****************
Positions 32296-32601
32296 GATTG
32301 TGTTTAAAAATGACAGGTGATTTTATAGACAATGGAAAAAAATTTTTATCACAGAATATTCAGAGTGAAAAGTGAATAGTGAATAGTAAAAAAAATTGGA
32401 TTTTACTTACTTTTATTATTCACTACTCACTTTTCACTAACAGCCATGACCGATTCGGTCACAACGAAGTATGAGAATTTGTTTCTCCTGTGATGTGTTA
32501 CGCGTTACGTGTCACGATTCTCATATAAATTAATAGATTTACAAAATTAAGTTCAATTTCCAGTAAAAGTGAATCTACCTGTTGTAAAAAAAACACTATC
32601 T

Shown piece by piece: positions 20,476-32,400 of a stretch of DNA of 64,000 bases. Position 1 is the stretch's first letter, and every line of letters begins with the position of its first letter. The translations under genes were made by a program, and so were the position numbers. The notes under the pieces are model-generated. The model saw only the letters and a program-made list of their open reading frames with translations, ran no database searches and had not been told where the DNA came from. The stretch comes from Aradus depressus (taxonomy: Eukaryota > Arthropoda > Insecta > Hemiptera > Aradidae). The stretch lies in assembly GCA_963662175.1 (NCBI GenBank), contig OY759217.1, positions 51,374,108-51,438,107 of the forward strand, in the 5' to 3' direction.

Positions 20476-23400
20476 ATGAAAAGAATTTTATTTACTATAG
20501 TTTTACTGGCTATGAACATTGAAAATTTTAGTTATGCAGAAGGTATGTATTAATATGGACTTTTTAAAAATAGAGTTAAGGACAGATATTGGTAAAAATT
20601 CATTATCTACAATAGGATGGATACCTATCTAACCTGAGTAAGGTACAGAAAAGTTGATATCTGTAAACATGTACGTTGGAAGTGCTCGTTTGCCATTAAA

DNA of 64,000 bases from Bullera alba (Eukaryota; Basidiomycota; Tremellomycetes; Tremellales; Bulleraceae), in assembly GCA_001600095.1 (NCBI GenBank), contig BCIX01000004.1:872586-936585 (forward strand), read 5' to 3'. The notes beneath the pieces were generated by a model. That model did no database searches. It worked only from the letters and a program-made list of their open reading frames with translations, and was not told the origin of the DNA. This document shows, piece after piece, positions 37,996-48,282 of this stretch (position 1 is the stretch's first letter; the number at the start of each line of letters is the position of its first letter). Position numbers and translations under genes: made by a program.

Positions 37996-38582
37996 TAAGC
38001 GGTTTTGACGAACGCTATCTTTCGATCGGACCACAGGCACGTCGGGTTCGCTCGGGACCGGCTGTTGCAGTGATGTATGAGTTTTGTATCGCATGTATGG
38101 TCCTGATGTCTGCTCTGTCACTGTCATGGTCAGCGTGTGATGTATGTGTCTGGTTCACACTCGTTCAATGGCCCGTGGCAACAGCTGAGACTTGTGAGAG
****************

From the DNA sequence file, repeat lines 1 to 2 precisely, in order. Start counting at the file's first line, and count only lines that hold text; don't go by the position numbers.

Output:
Positions 32296-32601
32296 GATTG